Spiracle of Staphylinus (Ocypus) olens, Devil's Coach Horse

Images made through a microscope. All subject types.

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Cactusdave
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Location: Bromley, Kent, UK

Spiracle of Staphylinus (Ocypus) olens, Devil's Coach Horse

Post by Cactusdave »

This image is of a spiracle from the large beetle known as the Devil's Coach Horse, Staphylinus (Ocypus) olens. http://en.wikipedia.org/wiki/Devil's_Coach-horse_Beetle . The image is taken of a slide by an unknown Victorian mounter. The quality of the mount suggests a professional, or a very proficient amateur. Spiracles are respiratory openings found on the thorax and abdomen of insects. The spiracles are connected to trachea - tubes within the insect's body. Oxygen enters the trachea via the trachea and then diffuses into the insect's body. The entrance to the spiracle in this case is protected by a dense mass of hairs that protect against the entry of foreign bodies and by reducing mass air movement, reduce water loss.
The final image is a stack and stich of 179 images in 6 stacks. Nikon X10 0.25 Plan DIC objective. Nikon 0.55 phase DIC LWD condenser, Nikon Diaphot microscope. Camera, Canon EOS 40D. Stacked with Helicon Focus, stitched with Microsoft ICE.
The blurred area to the top left is the unfortunate consequence of an out of focus scratch on the surface of the cover slip. This slightly mars what is otherwise a fascinating and unusual subject.

Image

There is a larger 20 Mpixel zoomable version here http://photosynth.net/edit.aspx?cid=120 ... d4afc10e37

This near 100% crop gives a good idea of the detail captured in fairly deep stacks of 20-30 images across the subject.

Image
Leitz Ortholux 1, Zeiss standard, Nikon Diaphot inverted, Canon photographic gear

NikonUser
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Location: southern New Brunswick, Canada

Post by NikonUser »

I doubt if made by a professional.
compare with
DETAIL HERE
NU.
student of entomology
Quote – Holmes on ‘Entomology’
” I suppose you are an entomologist ? “
” Not quite so ambitious as that, sir. I should like to put my eyes on the individual entitled to that name.
No man can be truly called an entomologist,
sir; the subject is too vast for any single human intelligence to grasp.”
Oliver Wendell Holmes, Sr
The Poet at the Breakfast Table.

Nikon camera, lenses and objectives
Olympus microscope and objectives

Mitch640
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Post by Mitch640 »

I'm amazed by the work it takes to dissect and mount these tiny bug parts. And for maybe 150 years ago, and what they had to work with, and just the age of the mount, it's still a pretty good job. ;)

Cactusdave
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Joined: Tue Jun 09, 2009 12:40 pm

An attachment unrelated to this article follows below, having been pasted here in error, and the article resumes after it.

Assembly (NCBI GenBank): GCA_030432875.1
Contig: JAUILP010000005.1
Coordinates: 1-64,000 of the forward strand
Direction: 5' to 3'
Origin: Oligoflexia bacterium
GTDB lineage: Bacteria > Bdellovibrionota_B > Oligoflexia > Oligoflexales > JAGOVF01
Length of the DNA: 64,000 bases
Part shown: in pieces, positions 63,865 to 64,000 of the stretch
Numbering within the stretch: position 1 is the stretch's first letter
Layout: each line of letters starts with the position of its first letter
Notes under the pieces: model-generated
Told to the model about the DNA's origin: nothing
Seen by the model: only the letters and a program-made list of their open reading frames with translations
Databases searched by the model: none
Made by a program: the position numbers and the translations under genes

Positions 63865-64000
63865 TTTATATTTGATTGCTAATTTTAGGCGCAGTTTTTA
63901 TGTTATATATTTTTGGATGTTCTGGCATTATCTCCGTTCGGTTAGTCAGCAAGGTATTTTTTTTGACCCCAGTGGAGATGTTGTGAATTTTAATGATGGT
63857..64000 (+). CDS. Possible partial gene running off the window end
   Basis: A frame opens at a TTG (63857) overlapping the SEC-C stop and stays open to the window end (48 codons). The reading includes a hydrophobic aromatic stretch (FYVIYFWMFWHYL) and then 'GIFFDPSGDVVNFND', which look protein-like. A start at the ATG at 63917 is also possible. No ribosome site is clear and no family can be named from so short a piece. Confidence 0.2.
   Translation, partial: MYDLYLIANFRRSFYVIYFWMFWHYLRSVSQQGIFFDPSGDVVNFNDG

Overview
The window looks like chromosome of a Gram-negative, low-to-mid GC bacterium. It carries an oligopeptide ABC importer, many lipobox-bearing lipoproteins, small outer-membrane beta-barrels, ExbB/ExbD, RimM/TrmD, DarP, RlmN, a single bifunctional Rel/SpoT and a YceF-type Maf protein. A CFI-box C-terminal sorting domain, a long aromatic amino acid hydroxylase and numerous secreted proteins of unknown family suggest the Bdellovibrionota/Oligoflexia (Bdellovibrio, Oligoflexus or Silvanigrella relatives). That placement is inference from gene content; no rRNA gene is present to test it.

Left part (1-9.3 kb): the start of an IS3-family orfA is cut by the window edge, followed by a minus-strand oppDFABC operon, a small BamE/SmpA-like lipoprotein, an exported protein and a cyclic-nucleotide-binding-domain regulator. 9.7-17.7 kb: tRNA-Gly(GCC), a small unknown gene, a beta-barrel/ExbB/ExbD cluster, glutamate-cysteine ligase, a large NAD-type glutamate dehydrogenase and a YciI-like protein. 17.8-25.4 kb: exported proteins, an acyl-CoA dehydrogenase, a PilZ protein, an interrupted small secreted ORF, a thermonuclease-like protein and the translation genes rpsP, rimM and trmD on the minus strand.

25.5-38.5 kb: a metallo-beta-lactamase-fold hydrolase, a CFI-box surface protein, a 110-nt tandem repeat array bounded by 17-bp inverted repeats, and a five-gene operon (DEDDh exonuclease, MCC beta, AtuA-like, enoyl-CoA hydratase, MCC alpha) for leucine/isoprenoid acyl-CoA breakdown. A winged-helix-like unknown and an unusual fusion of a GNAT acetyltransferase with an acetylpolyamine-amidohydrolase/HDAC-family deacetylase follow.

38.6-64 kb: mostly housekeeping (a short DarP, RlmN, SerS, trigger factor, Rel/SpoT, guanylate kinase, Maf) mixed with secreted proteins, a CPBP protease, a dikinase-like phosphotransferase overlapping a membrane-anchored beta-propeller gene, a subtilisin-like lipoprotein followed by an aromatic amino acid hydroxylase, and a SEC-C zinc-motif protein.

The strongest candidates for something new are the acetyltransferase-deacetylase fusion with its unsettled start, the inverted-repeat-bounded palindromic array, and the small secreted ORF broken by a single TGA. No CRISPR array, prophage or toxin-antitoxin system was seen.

Location: Bromley, Kent, UK

Post by Cactusdave »

Thanks Mitch.
Leitz Ortholux 1, Zeiss standard, Nikon Diaphot inverted, Canon photographic gear

NikonUser
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Joined: Thu Sep 04, 2008 2:03 am
Location: southern New Brunswick, Canada

Post by NikonUser »

Mitch640 wrote:I'm amazed by the work it takes to dissect and mount these tiny bug parts. And for maybe 150 years ago, and what they had to work with, and just the age of the mount, it's still a pretty good job. ;)
Hmm! Don't know what equipment they had 150 years ago but as I have seen images of diatom slides made in 1853 it had to be decent.
Compared to having to collect, clean, and mount a diatom, mounting a beetle spiracle would be a piece of cake.
Re-thinking this image I can't see why the actual specimen/mount should be anything less than excellent. Perhaps such a bulky specimen is not suitable for DIC.
NU.
student of entomology
Quote – Holmes on ‘Entomology’
” I suppose you are an entomologist ? “
” Not quite so ambitious as that, sir. I should like to put my eyes on the individual entitled to that name.
No man can be truly called an entomologist,
sir; the subject is too vast for any single human intelligence to grasp.”
Oliver Wendell Holmes, Sr
The Poet at the Breakfast Table.

Nikon camera, lenses and objectives
Olympus microscope and objectives

Cactusdave
Posts: 1631
Joined: Tue Jun 09, 2009 12:40 pm
Location: Bromley, Kent, UK

Post by Cactusdave »

Nikon User, I'd happily pass on your comments to the mounter of this specimen if I knew him, but I fear he has long since departed such earthly concerns. :( As to the choice of DIC illumination being perhaps inappropriate, you may be right. Your blowfly spiracle is certainly very nice and mine though structurally rather different, and, I assume, at lower magnification, does suffer in comparison.
Leitz Ortholux 1, Zeiss standard, Nikon Diaphot inverted, Canon photographic gear

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